Loudoun County critics of the Dulles Greenway received support last week from the Virginia State Corporation Commission, which granted the county Board of Supervisors’ request to join an investigation of the controversial rate structure and the tolls charged by the road’s private operators.
The SCC agreed to allow the Loudoun board to serve as a respondent in the case, which will allow the county to cross-examine witnesses and become a formal part of the proceedings, county officials said.
After years of complaints about the high tolls along the privately owned 14-mile road, its operator, Toll Road Investors Partnership II, filed a request in November seeking approval for another rate increase.
Del. David L. Ramadan (R-Loudoun), one of the toll road’s most outspoken opponents, responded by filing a complaint, requesting that the SCC investigate the toll structure of the road and give the public an opportunity to express concerns about the rising costs.
Scores of residents and commuters did just that during several public hearings in the spring and summer.
Loudoun supervisors voted unanimously Sept. 4 to seek permission to join the SCC’s case. Last week, local officials applauded the SCC’s decision to accept that request.
“Greenway tolls are one of the most pressing issues facing our county, and we have limited options to try to relieve the pressure on our citizens,” Loudoun Supervisor Matt Letourneau (R-Dulles) said in a statement. “This case is the most promising opportunity we’ve had to address excessive tolls.”
Board Chairman Scott K. York (R-At Large) said in the same statement that it was in the best interest of Loudoun residents and businesses that the board become a formal part of the investigation, because of “the high number of drivers avoiding the greenway because of its high tolls.”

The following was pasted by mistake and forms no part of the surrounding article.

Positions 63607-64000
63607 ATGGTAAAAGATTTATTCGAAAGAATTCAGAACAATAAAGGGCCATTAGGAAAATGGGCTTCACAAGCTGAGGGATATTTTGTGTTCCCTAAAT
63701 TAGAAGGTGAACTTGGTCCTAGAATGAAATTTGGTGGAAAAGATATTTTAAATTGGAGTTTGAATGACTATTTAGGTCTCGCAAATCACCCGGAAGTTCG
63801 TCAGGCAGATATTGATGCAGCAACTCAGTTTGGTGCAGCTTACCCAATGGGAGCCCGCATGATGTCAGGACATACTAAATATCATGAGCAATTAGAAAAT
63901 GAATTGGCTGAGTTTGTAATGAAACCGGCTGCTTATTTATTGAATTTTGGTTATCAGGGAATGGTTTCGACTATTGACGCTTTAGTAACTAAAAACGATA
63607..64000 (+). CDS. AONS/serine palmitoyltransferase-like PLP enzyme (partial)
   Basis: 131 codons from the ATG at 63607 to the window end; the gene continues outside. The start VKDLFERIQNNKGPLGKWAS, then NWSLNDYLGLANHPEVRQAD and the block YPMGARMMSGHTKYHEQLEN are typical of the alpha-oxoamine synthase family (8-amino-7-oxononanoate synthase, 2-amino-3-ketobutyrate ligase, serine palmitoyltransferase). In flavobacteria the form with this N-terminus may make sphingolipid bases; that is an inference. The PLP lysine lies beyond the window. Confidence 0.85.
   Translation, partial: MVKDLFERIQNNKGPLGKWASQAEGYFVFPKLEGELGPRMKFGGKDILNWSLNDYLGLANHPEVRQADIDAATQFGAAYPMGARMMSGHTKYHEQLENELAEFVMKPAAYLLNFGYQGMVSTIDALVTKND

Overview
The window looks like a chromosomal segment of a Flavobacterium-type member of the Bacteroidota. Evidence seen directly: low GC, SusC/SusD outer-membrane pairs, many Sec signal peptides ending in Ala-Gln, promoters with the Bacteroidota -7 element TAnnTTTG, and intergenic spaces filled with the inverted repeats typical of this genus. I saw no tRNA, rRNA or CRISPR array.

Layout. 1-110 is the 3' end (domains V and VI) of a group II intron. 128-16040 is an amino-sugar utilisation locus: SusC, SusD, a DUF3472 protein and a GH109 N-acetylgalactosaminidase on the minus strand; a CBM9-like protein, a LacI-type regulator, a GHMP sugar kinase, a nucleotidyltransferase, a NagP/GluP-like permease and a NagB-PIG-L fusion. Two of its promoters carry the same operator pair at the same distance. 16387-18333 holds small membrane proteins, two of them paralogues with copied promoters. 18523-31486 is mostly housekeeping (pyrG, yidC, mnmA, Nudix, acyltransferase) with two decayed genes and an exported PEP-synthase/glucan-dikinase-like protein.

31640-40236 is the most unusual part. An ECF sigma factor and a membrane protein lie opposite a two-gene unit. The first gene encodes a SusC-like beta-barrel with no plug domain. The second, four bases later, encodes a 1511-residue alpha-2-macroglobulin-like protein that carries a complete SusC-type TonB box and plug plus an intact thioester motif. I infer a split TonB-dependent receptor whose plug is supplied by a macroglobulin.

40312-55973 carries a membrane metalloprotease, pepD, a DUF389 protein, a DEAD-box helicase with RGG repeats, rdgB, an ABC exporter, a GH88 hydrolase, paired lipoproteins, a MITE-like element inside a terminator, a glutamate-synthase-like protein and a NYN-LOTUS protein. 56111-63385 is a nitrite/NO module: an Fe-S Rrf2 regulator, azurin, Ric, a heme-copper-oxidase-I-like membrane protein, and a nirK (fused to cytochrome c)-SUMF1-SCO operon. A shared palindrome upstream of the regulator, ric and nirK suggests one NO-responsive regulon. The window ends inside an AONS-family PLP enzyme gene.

Ramadan announced last week that the Virginia Department of Transportation had authorized two informational signs displaying the Greenway’s toll rates, which are as high as $4.90 for a one-way trip during peak hours, on the Loudoun County Parkway and Route 606.
“We all know that informational signs are not the ultimate solution for the Dulles Greenway, but while I continue my legal fight . . . at least they will ensure that drivers are able to make informed choices,” Ramadan said in a statement. “Some drivers, especially from outside the area, have no idea they are about to be hit with the most expensive toll per mile in the entire nation, and the new signs will make it harder for the greenway to prey on the uninformed.”
Ramadan said he is leading the effort to prove that Loudoun drivers are actively avoiding the road because of the tolls, resulting in worsening congestion on other county roads. If the SCC were to find that drivers were in fact avoiding the road, the commission would have the power to force a reduction in the rates, Ramadan said.
Ramadan said that Loudoun’s participation in the case will be useful as his legal team prepares for an evidentiary hearing in Richmond on Nov. 12.
The hearing marks the “trial phase” of the proceedings, with both sides presenting arguments, according to a statement by Ramadan’s office.